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Publication numberUS8083105 B2
Publication typeGrant
Application numberUS 12/367,241
Publication dateDec 27, 2011
Filing dateFeb 6, 2009
Priority dateJan 3, 2005
Also published asUS20090140005, US20120060947
Publication number12367241, 367241, US 8083105 B2, US 8083105B2, US-B2-8083105, US8083105 B2, US8083105B2
InventorsLucas C. Reichert, Gabriel G. Reichert, Toby Hazelbaker
Original AssigneeReichert Lucas C, Reichert Gabriel G, Toby Hazelbaker
Export CitationBiBTeX, EndNote, RefMan
External Links: USPTO, USPTO Assignment, Espacenet
Pressurized fluid delivery system
US 8083105 B2
Abstract
A flexible fluid delivery system comprising a fluid bladder having a first inlet and a first outlet, the fluid bladder configured to contain liquid, an inflatable compartment capable of being pressurized by inflation and having a second inlet, the inflatable component being formed adjacent to the fluid bladder, such that the fluid bladder and the inflatable component are integrated to form a pressurized fluid reservoir, a seam element formed in the fluid bladder and the inflatable component of the pressurized fluid reservoir, the seam element being capable of controlling the shape of the pressurized fluid reservoir, a pump associated with the second inlet of the inflatable compartment, the pump being configured to inflate the inflatable component of the pressurized fluid reservoir, and a valve operatively coupled to the first outlet of the fluid bladder, the valve being capable of releasing the liquid contained in the fluid bladder.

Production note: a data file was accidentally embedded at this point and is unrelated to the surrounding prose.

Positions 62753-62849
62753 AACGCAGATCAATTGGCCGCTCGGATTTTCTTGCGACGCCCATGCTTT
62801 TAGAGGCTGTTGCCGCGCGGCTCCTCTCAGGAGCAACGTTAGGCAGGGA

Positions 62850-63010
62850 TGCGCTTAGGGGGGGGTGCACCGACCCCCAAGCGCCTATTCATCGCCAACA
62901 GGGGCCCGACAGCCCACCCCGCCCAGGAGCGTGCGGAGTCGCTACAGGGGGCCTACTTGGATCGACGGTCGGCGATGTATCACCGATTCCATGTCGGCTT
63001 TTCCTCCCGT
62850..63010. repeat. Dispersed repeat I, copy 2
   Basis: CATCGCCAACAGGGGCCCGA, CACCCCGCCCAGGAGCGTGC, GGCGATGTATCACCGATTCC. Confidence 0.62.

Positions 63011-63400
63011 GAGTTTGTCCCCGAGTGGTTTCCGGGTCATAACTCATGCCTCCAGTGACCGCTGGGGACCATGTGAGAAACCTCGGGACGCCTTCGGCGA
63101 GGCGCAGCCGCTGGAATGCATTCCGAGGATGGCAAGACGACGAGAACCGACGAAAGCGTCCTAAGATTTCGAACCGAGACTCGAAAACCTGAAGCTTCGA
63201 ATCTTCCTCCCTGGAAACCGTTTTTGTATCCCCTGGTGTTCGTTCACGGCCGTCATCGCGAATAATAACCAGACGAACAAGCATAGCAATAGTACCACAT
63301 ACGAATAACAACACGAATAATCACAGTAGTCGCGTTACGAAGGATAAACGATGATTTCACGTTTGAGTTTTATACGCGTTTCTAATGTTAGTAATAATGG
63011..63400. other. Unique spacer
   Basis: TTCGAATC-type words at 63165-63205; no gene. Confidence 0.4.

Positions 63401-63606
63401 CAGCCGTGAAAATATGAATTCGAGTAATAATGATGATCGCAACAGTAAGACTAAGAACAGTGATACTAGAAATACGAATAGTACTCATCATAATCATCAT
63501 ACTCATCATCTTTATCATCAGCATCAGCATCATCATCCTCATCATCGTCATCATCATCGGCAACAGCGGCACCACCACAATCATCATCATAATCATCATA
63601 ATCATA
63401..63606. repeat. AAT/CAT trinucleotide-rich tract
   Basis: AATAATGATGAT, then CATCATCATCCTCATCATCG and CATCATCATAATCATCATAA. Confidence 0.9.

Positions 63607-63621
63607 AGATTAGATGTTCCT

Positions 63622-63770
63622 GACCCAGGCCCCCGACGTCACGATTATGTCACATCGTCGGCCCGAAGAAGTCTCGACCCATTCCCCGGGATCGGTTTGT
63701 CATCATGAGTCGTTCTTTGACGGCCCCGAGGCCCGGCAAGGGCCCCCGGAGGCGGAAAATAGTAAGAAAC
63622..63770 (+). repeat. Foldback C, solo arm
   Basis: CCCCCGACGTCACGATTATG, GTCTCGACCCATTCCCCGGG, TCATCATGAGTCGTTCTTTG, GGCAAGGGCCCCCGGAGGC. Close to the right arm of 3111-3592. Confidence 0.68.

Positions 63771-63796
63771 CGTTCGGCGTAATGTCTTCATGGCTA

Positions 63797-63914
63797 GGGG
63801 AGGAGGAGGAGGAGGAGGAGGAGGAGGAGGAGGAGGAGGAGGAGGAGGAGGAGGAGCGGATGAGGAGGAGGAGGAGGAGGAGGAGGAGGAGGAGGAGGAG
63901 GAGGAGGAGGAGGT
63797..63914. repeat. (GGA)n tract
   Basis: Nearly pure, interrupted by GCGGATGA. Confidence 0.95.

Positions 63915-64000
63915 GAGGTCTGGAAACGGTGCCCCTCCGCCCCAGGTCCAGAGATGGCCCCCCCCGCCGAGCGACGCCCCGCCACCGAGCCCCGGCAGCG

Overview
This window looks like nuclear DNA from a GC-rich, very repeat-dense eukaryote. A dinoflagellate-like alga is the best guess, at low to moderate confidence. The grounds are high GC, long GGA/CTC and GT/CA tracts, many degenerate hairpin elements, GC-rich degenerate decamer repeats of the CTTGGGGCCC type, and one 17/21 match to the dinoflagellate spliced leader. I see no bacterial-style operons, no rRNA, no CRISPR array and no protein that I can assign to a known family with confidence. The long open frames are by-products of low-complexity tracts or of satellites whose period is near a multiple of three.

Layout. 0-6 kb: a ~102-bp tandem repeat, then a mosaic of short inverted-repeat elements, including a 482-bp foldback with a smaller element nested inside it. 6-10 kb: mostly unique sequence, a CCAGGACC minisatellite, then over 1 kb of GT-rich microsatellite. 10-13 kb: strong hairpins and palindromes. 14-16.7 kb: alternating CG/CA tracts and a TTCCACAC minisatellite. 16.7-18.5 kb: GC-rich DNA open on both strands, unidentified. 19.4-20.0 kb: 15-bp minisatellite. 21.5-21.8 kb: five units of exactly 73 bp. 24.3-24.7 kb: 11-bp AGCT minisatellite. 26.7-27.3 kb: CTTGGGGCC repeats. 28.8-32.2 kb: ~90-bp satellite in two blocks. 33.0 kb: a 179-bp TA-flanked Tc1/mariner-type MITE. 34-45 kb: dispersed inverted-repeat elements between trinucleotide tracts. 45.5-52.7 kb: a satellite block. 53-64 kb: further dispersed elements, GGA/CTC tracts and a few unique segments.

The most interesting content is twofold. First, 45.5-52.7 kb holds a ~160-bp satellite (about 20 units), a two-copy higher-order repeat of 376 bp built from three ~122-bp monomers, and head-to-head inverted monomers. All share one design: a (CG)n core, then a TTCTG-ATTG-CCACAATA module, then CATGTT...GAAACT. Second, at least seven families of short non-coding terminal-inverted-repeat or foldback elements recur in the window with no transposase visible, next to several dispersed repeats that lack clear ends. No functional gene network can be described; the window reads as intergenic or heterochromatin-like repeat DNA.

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Claims(20)
1. A man-portable flexible fluid delivery system comprising:
a fluid bladder having a first inlet and a first outlet, the fluid bladder configured to contain liquid;
an inflatable component capable of being pressurized by inflation and having a second inlet, the inflatable component being formed adjacent to the fluid bladder, such that the fluid bladder and the inflatable component are integrated to form a pressurized fluid reservoir, the fluid bladder having a first exterior wall and the component having a second exterior wall with a common interior wall being shared between the fluid bladder and the inflatable component;
a seam element formed in a center portion of the fluid bladder and the inflatable component of the pressurized fluid reservoir, the seam element having an island shape which bonds the center portion of the fluid bladder and the inflatable component so as to control the shape of the pressurized fluid reservoir while allowing fluid on a first side of the seam element to communicate with fluid on a second side of the seam element, the seam element bonding the first exterior wall and second exterior wall to the common interior wall;
a pump associated with the second inlet of the inflatable component, the pump being configured to inflate the inflatable component of the pressurized fluid reservoir; and
a valve operatively coupled to the first outlet of the fluid bladder, the valve being capable of releasing the liquid contained in the fluid bladder of the pressurized fluid reservoir.
2. The system of claim 1, wherein the inflatable component is inflatable with a gas.
3. The system of claim 2, wherein the gas is selected from the group consisting of air, compressed air, carbon-dioxide, compressed carbon dioxide, noble gases, and mixtures thereof.
4. The system of claim 1, wherein the pump is a manually operated pump to pump air into the inflatable component.
5. The system of claim 1, wherein the pump includes a compressed gas source configured to release compressed gas into the inflatable component to inflate the inflatable component.
6. The system of claim 1, wherein the valve is a compression valve configured to open under an applied compressive force.